Garth Brooks fans at Croker: ‘The 400,000 people who bought tickets can’t be wrong’

‘I’d get more out of this than some religious services,’ says superfan Fr Brian D’Arcy

“I firmly believe that deep down inside everybody there is a Garth Brooks fan screaming to get out,” says Paul McKeever from Silverbridge, Co Armagh.

We are outside Croke Park’s Hogan Stand for the first of five history-making Garth Brooks concerts and I’m trying and failing to find the Brooks fan inside of me. “She’s in there, she definitely is,” Paul insists. She’s making more of a whimper than a bang at the moment, but it’s only 5pm and the evening is young.

“I mean, when you think about it, the 400,000 people who bought tickets for these five nights can’t be wrong,” says Paul. I take a risk. He seems like a reasonable guy.

Maybe a few of them are wrong? “Maybe 10 per cent,” he concurs. “But look there’s no point fighting it. You come in with me tonight and I guarantee you’ll be a Garth Brooks fan tomorrow.”


Paul is a superfan who saw Brooks in Dublin in 1994 and 1997, and would have seen him in 2014 if #Garthgate did not happened. He and his twin brother, Philip, flew to Arizona to see Brooks a couple of years ago for their 40th birthday. But even Paul has limits. He draws the line at some of the fashion on display.

“Some of them look like they fell off a horse,” he says, surveying the carry-on around Croker. It’s true that we’re witnessing an almost intimidating display of double-denim, stetsons and cowboy boots among the jubilant crowds.

Philip, world line dancing champion 2001, is dressed exactly like he fell off the horse he rode in on and makes no apologies about it. He’s here with his two daughters, Suzanne and Jessica.

“Garth is just pure class,” says Suzanne, who is 17. She and her sister were reared on a strict diet of country music.

“It was rammed down their throats,” says Philip, proudly. “In the car. In the house. Wherever they were, whether they liked it or not.”

The statistics tell the story: a third of the people in Monaghan bought tickets. About 100,000 people from Ulster will attend the gigs this weekend and next. The rural-urban divide highlighted by the percentage of tickets bought in Dublin — just 15 per cent — is stark.

“Who’s minding the farm?” a Dub on Jones Road shouted to nobody in particular, delighted with himself.

Sinead Johnson (20) and Shauna Healy (19) are friends from Wicklow. “We’re farmers, we’re from the sticks like, it’s just our culture,” says Sinead, explaining her Garth fandom. “We love the craic, the banter and the country music.”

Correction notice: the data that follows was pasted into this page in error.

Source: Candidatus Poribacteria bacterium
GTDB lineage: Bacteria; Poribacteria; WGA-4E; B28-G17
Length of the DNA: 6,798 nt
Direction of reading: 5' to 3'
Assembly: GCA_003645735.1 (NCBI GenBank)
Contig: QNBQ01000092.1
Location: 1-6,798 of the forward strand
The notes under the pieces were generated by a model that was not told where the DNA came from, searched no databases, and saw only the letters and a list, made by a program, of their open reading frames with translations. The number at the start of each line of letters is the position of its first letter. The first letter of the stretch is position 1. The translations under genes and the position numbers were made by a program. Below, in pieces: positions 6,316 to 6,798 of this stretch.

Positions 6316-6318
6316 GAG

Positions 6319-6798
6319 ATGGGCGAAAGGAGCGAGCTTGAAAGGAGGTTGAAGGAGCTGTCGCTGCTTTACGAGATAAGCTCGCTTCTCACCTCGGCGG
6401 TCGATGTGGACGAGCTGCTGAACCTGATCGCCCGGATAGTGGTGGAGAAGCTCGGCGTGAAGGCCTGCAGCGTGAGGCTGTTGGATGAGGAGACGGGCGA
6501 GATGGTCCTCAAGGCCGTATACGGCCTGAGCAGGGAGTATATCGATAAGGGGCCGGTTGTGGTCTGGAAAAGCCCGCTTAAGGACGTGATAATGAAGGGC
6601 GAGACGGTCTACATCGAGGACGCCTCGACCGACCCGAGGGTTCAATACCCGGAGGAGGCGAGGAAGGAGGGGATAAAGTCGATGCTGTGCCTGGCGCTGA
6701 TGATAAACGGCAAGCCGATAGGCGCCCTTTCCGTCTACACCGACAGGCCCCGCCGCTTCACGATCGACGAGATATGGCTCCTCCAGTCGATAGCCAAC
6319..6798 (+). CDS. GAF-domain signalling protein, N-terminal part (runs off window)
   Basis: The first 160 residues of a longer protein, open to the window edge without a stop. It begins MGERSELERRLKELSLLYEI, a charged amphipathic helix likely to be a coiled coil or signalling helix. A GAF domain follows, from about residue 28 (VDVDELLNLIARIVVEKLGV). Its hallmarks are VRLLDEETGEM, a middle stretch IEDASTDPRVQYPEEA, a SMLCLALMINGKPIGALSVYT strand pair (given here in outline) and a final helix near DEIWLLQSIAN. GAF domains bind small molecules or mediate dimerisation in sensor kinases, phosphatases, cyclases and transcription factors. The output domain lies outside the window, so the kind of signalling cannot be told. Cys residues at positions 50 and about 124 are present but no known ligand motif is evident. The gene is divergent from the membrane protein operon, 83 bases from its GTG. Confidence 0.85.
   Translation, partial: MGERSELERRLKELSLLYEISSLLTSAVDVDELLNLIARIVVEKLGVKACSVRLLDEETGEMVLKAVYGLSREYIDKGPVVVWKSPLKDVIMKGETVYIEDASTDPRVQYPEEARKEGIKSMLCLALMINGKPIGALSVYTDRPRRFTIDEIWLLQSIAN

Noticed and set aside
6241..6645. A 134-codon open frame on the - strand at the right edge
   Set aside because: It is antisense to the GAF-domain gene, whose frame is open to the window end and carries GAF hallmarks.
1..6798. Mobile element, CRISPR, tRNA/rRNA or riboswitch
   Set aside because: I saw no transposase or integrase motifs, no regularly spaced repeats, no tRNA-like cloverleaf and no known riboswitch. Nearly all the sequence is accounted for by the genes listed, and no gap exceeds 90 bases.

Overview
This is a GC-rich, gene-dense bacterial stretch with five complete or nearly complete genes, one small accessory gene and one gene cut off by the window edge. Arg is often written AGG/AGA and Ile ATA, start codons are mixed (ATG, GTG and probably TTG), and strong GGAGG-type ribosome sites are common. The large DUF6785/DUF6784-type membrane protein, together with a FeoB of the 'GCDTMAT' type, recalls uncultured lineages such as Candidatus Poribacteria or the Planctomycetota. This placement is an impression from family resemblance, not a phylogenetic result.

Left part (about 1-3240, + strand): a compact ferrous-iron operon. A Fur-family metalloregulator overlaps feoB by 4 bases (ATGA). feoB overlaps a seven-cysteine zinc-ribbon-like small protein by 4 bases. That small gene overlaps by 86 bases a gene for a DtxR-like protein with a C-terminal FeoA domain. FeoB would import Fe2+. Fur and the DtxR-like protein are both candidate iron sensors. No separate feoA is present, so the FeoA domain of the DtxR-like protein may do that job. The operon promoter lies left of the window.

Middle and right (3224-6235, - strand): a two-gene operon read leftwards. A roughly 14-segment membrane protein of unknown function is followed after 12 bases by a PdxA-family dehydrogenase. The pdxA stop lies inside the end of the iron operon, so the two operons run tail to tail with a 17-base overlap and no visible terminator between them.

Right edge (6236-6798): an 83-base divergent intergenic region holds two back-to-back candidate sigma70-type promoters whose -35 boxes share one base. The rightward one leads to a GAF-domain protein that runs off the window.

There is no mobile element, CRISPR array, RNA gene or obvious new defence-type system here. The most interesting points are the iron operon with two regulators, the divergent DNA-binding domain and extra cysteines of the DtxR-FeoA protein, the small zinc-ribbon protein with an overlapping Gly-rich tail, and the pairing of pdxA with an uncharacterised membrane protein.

“We’re a pair of boggers and proud of it,” says Shauna. “Our nights out would be sitting around listening to Garth on the speaker, having a few drinks and jiving. We go to lessons every Thursday night, a tenner in.”

Helen and Anthony Russell have come from Swansea in Wales. They say they’ve been chasing Brooks around the world for 23 years, never quite managing to see him in concert. Any tips about how to find your inner Garth Brooks fan?

“Just open your heart,” Helen says, adjusting her cream stetson around her bright red hair. “Listen to the music. Don’t be too quick to judge. Garth is brilliant because he always moves with the times.”

Mother and daughter, Sharon McNamara (56) and Taylor Corrigan (31), are from Edinburgh; the Scottish flag draped around their shoulders. “Garth’s music reminds me of my mum being happy,” says Taylor, a writer of literary fiction, who bought the tickets for her mother in 2014 and again for this latest run of gigs. “She had different songs she’d play as she cleaned the house and we knew her mood by the songs she played.”

“I didn’t know that,” says Sharon.

Someone who has no trouble finding his inner Garth Brooks fan is Fr Brian D’Arcy, who is standing outside the stadium waiting to join the rest of the faithful. What’s the appeal?

“Garth loves Ireland, he understands people, he’s a great marketing guy, he puts on a fabulous show and he knows what people like,” he says. The song he’s most looking forward to hearing is Unanswered Prayers.

Does he have unanswered prayers himself? “Of course,” he laughs. “I’m still single.”

These 400,000 people, singing and coming together united in Garth is, he says, “the most spiritual thing you can do … I wish we could do it in church, then we wouldn’t have empty churches. I’d get more out of this than some religious services.”

Róisín Ingle

Róisín Ingle

Róisín Ingle is an Irish Times columnist, feature writer and coproducer of the Irish Times Women's Podcast